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NVISA Proposes the Creation of a National NextGen TV Demo Channel

"We think we can all agree that the broadcasting industry needs the ATSC 3.0/NextGen technology update"

This story was originally published by our siter publication TV Tech. 

Worried about the lack of consumer awareness of NextGen TV/ATSC 3.0, the NextGen Video Information Systems Alliance (NVISA) is asking the industry to begin a strategic discussion of how broadcasters could collaborate on the launch a national NextGen TV demo channel.

The proposed channel would allow owners and retailers of NextGen devices to see, hear and interact with NextGen Broadcast and build awareness for the many advanced technologies enabled by 3.0 broadcasts, the group said.

As an initial step, NVISA is hoping to convince the industry to set up a task force to examine the proposal and discuss how it might be implemented.

Four our Radio World readers, Fred Baumgartner, a member emeritus of NVISA, provided some context: “NextGen Broadcasting is just that – Broadcasting. ATSC 3.0 is a far better distribution platform in every way than anything we’ve had before. The NVISA proposal suggests that a national demo channel would demonstrate radio, TV, and most importantly the interactive services that enhances radio and TV. Radio audio is already in the NextGen mix. With any luck, sometime soon, we’ll listen to radio with far better reach and penetration, and far better digital/interactive services than we can do today. None of this is magical thinking, but it is a game changer.”

In an open letter, the organization noted that “we think we can all agree that the broadcasting industry needs the ATSC 3.0/NextGen technology  update — to preserve and broaden broadcasting in an intensively competitive media space. However, the  superior capabilities of NextGen broadcast are not yet understood by viewers. Owners of NextGen TV devices often don’t even realize that they have NextGen enabled TVs. Few outside the industry have experienced its extraordinary abilities.”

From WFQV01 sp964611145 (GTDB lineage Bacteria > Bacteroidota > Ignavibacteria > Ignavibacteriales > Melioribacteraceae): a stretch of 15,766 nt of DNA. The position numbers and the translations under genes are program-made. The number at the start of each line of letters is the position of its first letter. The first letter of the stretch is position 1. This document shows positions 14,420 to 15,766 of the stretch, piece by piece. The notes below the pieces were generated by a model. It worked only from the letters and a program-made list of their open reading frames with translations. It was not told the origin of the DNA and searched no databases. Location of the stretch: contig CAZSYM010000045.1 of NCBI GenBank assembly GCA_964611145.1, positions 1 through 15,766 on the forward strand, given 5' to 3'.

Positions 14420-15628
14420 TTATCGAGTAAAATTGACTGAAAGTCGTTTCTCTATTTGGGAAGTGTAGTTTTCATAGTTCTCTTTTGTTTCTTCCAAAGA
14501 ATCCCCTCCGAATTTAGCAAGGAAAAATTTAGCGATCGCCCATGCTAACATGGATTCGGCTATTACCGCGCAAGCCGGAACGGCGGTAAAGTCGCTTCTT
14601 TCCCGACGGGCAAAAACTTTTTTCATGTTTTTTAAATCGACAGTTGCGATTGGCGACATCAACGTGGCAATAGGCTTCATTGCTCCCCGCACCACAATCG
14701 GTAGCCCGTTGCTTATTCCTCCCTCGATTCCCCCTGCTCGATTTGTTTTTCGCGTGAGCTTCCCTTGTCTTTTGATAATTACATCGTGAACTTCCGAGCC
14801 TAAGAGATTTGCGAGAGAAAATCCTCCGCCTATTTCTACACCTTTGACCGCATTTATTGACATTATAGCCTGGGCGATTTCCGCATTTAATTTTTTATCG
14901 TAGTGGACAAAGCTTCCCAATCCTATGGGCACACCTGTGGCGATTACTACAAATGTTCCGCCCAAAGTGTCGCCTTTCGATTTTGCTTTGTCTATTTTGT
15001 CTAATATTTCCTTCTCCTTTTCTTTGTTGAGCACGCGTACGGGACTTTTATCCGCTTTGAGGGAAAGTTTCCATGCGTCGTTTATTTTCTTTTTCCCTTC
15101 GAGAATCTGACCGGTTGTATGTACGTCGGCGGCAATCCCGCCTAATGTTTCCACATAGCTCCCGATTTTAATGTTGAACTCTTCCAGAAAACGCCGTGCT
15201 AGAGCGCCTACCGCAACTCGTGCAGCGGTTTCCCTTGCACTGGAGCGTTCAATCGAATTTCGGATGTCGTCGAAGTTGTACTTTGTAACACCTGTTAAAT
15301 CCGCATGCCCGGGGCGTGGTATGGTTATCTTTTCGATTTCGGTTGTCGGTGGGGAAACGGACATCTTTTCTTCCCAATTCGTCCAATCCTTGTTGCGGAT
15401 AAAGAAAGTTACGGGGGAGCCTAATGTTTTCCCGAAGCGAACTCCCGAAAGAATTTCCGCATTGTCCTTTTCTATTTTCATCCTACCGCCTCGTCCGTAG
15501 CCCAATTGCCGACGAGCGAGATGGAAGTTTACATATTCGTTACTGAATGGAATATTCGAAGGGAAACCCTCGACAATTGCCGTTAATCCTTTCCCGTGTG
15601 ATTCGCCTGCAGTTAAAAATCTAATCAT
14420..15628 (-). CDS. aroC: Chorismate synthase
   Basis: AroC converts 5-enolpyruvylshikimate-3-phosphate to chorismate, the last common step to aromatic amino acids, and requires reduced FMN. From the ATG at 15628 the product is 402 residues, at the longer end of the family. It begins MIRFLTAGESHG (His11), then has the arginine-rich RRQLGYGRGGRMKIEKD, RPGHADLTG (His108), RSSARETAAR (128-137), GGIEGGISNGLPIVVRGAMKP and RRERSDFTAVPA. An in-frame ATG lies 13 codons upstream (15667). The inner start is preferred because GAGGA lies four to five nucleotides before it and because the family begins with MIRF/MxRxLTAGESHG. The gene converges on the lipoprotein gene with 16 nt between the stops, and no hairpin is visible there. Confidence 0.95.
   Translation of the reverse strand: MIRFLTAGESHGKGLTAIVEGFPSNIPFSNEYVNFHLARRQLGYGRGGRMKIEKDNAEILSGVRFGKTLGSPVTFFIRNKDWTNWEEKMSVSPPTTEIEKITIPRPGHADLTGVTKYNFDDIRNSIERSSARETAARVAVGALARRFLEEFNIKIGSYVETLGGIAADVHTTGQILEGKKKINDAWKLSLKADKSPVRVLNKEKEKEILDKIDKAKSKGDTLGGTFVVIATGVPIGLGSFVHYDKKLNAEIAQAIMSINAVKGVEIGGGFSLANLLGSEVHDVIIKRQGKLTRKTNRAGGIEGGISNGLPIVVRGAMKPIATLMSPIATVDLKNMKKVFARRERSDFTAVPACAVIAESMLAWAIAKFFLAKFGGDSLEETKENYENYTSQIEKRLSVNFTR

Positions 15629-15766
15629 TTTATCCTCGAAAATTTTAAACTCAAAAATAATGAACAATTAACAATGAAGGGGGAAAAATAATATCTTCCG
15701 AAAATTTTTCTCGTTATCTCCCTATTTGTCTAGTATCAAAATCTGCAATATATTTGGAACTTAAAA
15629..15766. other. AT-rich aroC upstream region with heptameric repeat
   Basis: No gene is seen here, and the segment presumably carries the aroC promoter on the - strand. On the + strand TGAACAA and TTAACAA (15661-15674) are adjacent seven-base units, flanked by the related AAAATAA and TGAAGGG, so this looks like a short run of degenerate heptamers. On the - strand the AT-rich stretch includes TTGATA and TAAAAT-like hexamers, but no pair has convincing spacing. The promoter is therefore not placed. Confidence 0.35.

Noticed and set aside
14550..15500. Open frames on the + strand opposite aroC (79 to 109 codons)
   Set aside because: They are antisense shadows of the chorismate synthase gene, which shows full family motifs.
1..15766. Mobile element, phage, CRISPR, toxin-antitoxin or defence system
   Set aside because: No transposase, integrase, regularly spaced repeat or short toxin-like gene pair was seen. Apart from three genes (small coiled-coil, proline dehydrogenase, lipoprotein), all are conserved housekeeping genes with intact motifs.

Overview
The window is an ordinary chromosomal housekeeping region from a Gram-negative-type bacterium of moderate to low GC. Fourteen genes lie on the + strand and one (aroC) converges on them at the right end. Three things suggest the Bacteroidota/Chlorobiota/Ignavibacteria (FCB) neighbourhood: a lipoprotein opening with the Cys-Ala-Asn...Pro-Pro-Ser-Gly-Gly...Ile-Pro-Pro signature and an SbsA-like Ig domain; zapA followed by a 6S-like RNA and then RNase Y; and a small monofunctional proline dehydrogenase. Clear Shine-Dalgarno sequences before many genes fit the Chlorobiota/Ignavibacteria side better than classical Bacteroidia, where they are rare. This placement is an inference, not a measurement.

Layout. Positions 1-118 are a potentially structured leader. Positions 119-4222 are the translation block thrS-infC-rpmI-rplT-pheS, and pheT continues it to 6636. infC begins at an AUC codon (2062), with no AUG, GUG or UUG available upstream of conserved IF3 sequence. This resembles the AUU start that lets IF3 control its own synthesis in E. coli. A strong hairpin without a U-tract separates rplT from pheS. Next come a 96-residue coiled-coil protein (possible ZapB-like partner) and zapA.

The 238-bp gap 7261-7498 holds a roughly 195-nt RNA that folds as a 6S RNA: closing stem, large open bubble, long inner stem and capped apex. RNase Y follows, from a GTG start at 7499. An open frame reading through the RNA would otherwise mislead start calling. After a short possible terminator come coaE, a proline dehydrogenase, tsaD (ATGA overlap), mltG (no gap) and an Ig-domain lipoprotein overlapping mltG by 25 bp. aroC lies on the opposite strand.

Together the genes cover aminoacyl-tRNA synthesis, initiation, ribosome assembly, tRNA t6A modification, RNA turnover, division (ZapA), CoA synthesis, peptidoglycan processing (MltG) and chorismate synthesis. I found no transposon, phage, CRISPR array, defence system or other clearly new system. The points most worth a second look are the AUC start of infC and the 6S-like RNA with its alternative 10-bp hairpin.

“Much of the nation already has coverage from at least one station,  and our first adopters are purchasing NextGen receivers,” the group noted. “Coverage is now substantial. However, growth  in consumer and retailer awareness of NextGen TV is sluggish. We believe that collaboratively we can speed up adoption and innovation by providing a first-rate public facing broadcast service that highlights the superiority of NextGen Broadcast. Further, we believe that at  this early stage, working together is preferable to uncoordinated individual efforts.”

In addition to the open letter to broadcasters and industry organizations, the NVISA also addressed a number of issues regarding the proposal.

Initially, the group said that it is “attempting to convene an executive-level roundtable (or task force) to discuss, examine and  execute strategic initiatives to drive consumer and retailer demand for NextGen Broadcast. The proposal first on the table is the launch of a national, high quality, broadcast `demo channel.’ More  than a `barker channel’ looping content, we would expect that this would have continuous  programming that is constantly improved over time. Likewise, ancillary services like interactive program  guides, emergency alerting and informing, and business models like dynamic ad insertion, data  distribution, real-time betting, etc., would be cooperatively added as they mature. This initiative is unique, in that it moves beyond brand-specific marketing to a cross-industry and cross platform initiative for the purpose of deepening the understanding and usage of ATSC 3.0 capabilities at  both CE retail locations, and consumers themselves.”

The group added that they hope to convince “key stakeholders across the industry — broadcasters, manufacturers, content providers and more – to pool resources to launch a true NextGen Broadcast service available nationally to those who will elect to utilize it.”

To build support for the proposal the letters asked individuals to bring up the idea within their organization to build “grass-roots” support.

While “the roll out of NextGen Broadcast at a station-level is very much on course, with much of the population  within the coverage area of an ATSC 3.0, NextGen transmitter,” ATSC 3.0/NextGen TV is still in a “simulcast” era” comparable to the early days of FM radio, the group said.

“As first-generation FM receivers came on the market, early FM  stations `simulcasted’ the content of their successful AM stations,” the group said. “Demand for FM finally took off when  FM offered unique, high-quality content.”

To speed the adoption of NextGen TV the group stressed that “we must move from simulcast to showcase. Simulcasting HD is the obvious launch  strategy, but it is not an adoption strategy.”

NVISA urged those who are interested in the proposal or who have comments on the idea to contact them at [email protected].

The group also said it would be proposing a time and place for a meeting on the subject at a later date.

More information on the group is available here.

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